As it stands, we really don’t have much to go on. The only thing we know is that Sony has been developing this project in secret for a while, with some interesting writing talent…
Who’s making the movie?
Burk Sharpless and Matt Sazama are writing the Morbius movie. In fact, they’ve been working on it in secret for a while now and have already delivered a draft to Sony. And while we don’t have a clue what their Morbius script contains, we do know what they’ve worked on before, which might hold a clue or two.
These two writers, who have always worked together, first provided the script for the Luke Evans-starring Dracula Untold movie. It was a vampire story with an epic scale, which marked one of Universal’s modern attempts to forge a shared universe out of iconic horror characters. The film didn’t earn the type of reviews or box office returns that the studio would have wanted, but it was nonetheless an ambitious undertaking with some interesting world-building ideas.
Next, Sharpless and Sazama turned in the script for The Last Witch Hunter, the Vin Diesel movie featuring Rose Leslie and Elijah Wood. Again, it was a male protagonist in an action-heavy world filled with monsters and special effects. The reviews, again, weren’t kind.
The pattern continued with their next project, Gods Of Egypt, which also had some big stars (Gerard Butler, Chadwick Boseman), a lot of special effects, some monsters, and a pile of not-exactly-thrilled reviews.
Most recently, they provided the story for 2017’s Power Rangers movie. Once again, it featured character introductions, world-building, action sequences and some sizeable creatures among the baddies. The reviews still weren’t overwhelmingly positive, but they were better on the whole than the write-ups of their previous movies.
Sharpless and Sazama are also working right now on the Lost In Space TV reboot for Netflix. Not much is known about that yet, but special effects and character introductions seem like a given.
Of course, there’s every chance that Sharpless and Sazama will try something new with Morbius. But the fact that they have delivered monster-packed and CG-heavy scripts before, with lots of world-building and new characters, provides a bit of food for thought regarding their Morbius movie. Their CV is certainly geared more towards weird and wacky than grim and gritty.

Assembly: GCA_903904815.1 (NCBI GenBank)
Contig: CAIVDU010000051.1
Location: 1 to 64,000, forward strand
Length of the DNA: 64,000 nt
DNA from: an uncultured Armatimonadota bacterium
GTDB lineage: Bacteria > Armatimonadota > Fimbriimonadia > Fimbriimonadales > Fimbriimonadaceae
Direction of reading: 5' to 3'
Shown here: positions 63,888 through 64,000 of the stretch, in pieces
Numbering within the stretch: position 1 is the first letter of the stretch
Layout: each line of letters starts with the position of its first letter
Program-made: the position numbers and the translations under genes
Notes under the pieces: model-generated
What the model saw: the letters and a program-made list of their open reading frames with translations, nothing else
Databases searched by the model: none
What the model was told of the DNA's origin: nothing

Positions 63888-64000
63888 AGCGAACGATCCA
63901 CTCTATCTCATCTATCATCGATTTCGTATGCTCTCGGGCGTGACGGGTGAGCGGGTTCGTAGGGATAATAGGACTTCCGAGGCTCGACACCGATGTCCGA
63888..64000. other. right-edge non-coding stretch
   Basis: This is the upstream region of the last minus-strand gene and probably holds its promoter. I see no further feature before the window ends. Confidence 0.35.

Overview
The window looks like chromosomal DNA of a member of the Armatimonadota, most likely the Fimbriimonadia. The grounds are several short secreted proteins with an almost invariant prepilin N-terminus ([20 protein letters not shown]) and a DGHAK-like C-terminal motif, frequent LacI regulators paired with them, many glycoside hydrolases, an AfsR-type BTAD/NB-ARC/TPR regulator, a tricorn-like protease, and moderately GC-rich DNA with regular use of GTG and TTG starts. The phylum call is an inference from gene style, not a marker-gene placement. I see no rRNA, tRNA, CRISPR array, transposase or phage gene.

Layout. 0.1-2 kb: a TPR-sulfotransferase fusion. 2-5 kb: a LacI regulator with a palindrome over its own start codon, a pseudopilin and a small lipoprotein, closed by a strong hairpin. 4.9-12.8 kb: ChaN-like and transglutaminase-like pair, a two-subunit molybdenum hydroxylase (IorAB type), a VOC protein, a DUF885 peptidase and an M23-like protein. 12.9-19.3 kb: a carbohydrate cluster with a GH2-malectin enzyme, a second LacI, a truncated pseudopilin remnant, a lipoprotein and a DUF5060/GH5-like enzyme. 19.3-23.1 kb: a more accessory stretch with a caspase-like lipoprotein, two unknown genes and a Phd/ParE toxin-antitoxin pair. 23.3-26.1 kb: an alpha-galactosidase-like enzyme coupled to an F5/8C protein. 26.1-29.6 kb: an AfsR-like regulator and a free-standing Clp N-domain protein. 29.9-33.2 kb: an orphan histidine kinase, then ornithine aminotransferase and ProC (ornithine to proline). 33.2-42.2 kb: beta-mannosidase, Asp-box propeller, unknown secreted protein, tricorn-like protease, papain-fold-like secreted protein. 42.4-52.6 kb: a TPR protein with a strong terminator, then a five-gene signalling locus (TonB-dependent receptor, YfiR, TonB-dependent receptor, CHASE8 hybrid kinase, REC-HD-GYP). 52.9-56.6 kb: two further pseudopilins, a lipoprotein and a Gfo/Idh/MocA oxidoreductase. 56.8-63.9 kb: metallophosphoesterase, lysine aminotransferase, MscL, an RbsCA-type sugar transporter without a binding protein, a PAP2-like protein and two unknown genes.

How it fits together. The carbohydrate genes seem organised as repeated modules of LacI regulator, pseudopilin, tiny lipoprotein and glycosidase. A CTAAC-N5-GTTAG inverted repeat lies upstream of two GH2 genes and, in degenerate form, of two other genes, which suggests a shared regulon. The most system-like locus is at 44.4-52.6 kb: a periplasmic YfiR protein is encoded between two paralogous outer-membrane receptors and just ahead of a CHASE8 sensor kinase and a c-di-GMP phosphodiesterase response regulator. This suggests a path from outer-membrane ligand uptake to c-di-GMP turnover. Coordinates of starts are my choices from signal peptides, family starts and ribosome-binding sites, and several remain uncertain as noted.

It’ll be interesting to see who the director on the project ends up being, and whether it can garner better critical feedback than the writers’ previous projects.
Will it connect to anything else?
It’s hard to say at this stage whether the Morbius movie will have any ties to the Marvel Cinematic Universe (which contains Tom Holland as Spider-Man) or the other Sony spin-offs (which house Tom Hardy as Venom, plus the as-yet-uncast roles of Black Cat and Silver Sable), but it seems unlikely right now. There has already been confusion over whether Venom takes place in the MCU, with the party line seeming to decide in the end that the Venom story is set in a separate universe, an ‘adjunct’ to the main Spidey story. That still isn’t 100% clear, but it seems wise not to expect Tom Holland’s Spidey to show up in Venom, Silver & Black, or Morbius.
However, perhaps Sony is building to something bigger. Perhaps all the spin-off movies will take place in their own ‘adjunct’ universes, building up to a dimension-hopping crossover event a little ways down the road. After all, thanks to characters like Madame Web, the comic book version of Spider-Man has never had any trouble jumping between realities when the baddie of the week threatens the wider multiverse.
Maybe the end game with all of these movies is a Spider-Verse cinematic event, where Tom Holland’s Peter Parker – having been established to fan-pleasing effect in the MCU – gets to travel outside of the Marvel Studios sandbox to meet a new batch of characters that Sony has the rights to. That wild speculation could be way off the mark, of course, but frantic guesswork is all we have at the moment…